The Royal Canberra Hospital closed on 27 November 1991 despite protests from Canberra residents, many of whom had been born there. In 1995, the site was earmarked for the future National Museum of Australia. The ACT Government decided to turn the demolition of the hospital buildings into a celebration and invited spectators to attend. Over 100,000 people, about one in three Canberrans and one of the largest crowds in Canberra’s history, gathered to witness the final stages of demolition. Instead of a celebration, the event had tragic consequences when the implosion failed and large items of debris were projected into the crowds on the opposite side of the lake. A 12-year-old girl, Katie Bender, was killed and nine other people injured.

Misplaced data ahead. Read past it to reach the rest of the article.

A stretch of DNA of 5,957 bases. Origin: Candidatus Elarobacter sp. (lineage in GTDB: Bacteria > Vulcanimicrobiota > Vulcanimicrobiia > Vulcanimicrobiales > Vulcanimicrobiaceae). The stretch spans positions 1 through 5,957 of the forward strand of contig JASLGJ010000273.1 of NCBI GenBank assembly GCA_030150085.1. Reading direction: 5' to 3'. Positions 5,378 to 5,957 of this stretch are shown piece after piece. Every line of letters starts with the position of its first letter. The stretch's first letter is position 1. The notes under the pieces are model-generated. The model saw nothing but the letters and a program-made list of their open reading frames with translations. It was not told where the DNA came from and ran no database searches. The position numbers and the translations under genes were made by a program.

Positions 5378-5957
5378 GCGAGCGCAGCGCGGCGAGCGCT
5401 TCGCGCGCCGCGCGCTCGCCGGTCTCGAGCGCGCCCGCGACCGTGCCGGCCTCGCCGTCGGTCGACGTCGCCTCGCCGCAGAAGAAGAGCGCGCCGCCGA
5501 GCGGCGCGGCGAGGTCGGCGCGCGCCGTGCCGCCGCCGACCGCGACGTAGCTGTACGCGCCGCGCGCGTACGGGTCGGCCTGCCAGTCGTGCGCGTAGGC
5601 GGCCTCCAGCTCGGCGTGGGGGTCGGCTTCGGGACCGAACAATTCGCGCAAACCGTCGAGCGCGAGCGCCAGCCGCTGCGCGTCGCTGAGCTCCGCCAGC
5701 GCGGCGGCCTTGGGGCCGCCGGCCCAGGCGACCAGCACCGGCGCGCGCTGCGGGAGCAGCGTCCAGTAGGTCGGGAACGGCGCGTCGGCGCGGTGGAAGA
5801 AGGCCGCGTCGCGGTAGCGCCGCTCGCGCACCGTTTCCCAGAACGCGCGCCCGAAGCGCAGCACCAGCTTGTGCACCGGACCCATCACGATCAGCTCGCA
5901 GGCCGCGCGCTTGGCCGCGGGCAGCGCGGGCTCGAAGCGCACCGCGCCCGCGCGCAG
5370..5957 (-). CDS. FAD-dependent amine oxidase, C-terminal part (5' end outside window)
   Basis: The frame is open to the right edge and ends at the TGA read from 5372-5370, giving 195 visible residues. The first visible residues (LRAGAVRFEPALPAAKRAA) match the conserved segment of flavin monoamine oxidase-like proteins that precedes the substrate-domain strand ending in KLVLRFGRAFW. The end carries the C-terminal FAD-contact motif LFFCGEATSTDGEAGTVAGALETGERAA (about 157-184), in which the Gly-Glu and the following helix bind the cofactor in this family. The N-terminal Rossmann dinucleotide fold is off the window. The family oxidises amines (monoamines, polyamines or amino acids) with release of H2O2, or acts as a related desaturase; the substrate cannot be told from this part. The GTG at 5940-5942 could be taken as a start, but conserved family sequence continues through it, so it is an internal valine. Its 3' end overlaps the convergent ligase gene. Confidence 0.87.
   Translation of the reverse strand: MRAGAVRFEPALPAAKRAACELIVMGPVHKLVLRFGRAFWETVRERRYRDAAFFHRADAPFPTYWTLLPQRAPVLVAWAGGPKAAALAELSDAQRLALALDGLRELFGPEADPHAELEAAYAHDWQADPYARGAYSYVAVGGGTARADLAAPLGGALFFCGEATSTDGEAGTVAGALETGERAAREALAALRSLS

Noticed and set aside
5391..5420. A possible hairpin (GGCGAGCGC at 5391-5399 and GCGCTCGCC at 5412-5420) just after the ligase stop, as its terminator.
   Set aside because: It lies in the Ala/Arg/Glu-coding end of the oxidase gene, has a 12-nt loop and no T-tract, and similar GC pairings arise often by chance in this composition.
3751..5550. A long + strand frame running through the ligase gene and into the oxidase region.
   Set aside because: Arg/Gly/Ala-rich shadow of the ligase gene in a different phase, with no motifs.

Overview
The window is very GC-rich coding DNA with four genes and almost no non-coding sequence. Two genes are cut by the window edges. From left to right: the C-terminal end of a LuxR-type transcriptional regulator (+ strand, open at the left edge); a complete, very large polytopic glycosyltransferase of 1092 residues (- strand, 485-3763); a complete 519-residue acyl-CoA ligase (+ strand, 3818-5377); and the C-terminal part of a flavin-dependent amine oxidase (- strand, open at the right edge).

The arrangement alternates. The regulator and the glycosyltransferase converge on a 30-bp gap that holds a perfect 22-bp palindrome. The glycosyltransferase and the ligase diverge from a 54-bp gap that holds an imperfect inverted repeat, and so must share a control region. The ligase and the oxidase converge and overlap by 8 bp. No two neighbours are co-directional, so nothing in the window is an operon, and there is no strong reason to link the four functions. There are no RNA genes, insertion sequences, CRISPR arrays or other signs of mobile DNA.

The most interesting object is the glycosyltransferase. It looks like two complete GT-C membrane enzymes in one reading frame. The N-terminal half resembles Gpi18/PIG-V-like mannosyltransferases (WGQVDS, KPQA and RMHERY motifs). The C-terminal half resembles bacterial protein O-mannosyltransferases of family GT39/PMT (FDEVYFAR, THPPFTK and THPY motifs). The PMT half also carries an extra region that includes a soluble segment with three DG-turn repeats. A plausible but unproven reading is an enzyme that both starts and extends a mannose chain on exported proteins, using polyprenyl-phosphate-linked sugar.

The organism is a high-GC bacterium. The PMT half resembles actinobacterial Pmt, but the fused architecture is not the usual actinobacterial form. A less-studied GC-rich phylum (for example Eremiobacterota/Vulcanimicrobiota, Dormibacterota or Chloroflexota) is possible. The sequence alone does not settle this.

This news item was part of a special broadcast presented the day after the explosion. The mood is sombre and the language, images and interviews appeal to Canberra as a single community that has shared the experience; as the news anchor says, '...what follows will be etched in the memories of us all for years to come’. The item makes good use of footage of the explosion, including home video footage, that clearly shows the danger that spectators were exposed to. The clips of AFP Assistant Commissioner, Bill Stoll, provide the official response but what is more emotive are the interviews with ordinary Canberrans talking about their experiences and illustrating the degree of danger and the impact on the city. Mitch McSweeney holds a six kilogram shard of twisted metal that flew one kilometre from the blast, sliced a tree and smashed a car windscreen. As he poignantly says, 'I was born in Canberra Hospital. I was lucky not to be killed by it as well.’ The segment ends with a distressed and unidentified woman expressing her feelings, representing the distress felt by many Canberrans on that day.